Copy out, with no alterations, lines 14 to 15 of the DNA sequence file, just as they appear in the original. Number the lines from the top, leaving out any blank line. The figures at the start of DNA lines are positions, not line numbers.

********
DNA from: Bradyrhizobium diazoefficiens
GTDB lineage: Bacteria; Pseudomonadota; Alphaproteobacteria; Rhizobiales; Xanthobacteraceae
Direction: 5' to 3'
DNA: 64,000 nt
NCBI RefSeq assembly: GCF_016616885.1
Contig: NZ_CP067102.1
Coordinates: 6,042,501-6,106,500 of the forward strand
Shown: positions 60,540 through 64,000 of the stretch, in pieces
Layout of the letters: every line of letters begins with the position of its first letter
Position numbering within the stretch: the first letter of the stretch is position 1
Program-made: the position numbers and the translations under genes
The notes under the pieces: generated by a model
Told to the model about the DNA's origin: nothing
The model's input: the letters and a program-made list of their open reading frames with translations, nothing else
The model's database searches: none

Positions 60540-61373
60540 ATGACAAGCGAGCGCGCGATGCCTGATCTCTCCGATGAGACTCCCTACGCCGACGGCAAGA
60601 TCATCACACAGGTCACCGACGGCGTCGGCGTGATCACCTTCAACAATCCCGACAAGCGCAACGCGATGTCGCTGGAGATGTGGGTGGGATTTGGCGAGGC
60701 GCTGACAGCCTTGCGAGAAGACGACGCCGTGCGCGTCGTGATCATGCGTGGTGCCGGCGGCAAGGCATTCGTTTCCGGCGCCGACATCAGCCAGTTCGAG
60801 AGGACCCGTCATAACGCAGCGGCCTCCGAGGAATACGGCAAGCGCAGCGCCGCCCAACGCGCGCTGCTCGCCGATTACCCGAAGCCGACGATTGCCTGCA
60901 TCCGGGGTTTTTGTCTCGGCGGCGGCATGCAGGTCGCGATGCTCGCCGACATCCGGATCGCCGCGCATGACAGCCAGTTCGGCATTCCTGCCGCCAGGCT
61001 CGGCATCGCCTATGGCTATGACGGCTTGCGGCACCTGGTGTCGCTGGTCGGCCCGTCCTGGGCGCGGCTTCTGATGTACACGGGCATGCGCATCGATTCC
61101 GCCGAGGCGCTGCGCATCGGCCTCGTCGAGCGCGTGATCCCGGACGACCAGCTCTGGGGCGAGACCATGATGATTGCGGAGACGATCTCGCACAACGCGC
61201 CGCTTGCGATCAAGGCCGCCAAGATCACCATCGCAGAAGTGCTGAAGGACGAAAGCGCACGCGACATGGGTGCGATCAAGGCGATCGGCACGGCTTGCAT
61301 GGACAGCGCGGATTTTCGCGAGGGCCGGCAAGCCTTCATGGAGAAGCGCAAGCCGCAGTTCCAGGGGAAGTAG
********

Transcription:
The model's input: the letters and a program-made list of their open reading frames with translations, nothing else
The model's database searches: none